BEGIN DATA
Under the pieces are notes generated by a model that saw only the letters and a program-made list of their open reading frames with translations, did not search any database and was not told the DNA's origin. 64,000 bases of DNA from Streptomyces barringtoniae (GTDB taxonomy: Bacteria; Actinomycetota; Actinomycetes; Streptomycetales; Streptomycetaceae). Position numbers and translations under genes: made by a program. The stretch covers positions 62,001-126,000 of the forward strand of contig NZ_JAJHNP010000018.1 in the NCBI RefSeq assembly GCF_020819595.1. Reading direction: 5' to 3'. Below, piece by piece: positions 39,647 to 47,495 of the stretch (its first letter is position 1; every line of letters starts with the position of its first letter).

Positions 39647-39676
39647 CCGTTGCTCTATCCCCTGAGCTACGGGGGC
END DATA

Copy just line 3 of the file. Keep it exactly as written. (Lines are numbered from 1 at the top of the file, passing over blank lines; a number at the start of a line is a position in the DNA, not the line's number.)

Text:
39647 CCGTTGCTCTATCCCCTGAGCTACGGGGGC